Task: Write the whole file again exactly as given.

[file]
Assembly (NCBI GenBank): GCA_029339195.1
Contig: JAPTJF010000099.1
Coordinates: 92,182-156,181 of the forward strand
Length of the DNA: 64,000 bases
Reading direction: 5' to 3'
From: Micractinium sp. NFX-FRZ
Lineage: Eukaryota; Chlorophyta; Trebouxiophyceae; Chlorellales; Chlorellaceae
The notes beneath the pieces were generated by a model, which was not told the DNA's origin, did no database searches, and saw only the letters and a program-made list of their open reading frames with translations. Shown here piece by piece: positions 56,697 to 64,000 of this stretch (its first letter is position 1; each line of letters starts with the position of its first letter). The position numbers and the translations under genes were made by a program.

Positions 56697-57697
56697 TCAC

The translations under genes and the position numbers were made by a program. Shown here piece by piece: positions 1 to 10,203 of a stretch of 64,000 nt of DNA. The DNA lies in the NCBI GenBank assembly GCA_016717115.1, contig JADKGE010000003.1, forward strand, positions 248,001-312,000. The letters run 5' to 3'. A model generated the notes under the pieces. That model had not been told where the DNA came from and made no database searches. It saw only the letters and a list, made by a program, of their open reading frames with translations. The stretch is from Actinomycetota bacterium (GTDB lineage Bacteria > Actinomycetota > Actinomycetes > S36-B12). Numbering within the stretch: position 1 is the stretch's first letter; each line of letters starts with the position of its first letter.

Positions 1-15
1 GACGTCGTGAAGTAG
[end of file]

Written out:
Assembly (NCBI GenBank): GCA_029339195.1
Contig: JAPTJF010000099.1
Coordinates: 92,182-156,181 of the forward strand
Length of the DNA: 64,000 bases
Reading direction: 5' to 3'
From: Micractinium sp. NFX-FRZ
Lineage: Eukaryota; Chlorophyta; Trebouxiophyceae; Chlorellales; Chlorellaceae
The notes beneath the pieces were generated by a model, which was not told the DNA's origin, did no database searches, and saw only the letters and a program-made list of their open reading frames with translations. Shown here piece by piece: positions 56,697 to 64,000 of this stretch (its first letter is position 1; each line of letters starts with the position of its first letter). The position numbers and the translations under genes were made by a program.

Positions 56697-57697
56697 TCAC

The translations under genes and the position numbers were made by a program. Shown here piece by piece: positions 1 to 10,203 of a stretch of 64,000 nt of DNA. The DNA lies in the NCBI GenBank assembly GCA_016717115.1, contig JADKGE010000003.1, forward strand, positions 248,001-312,000. The letters run 5' to 3'. A model generated the notes under the pieces. That model had not been told where the DNA came from and made no database searches. It saw only the letters and a list, made by a program, of their open reading frames with translations. The stretch is from Actinomycetota bacterium (GTDB lineage Bacteria > Actinomycetota > Actinomycetes > S36-B12). Numbering within the stretch: position 1 is the stretch's first letter; each line of letters starts with the position of its first letter.

Positions 1-15
1 GACGTCGTGAAGTAG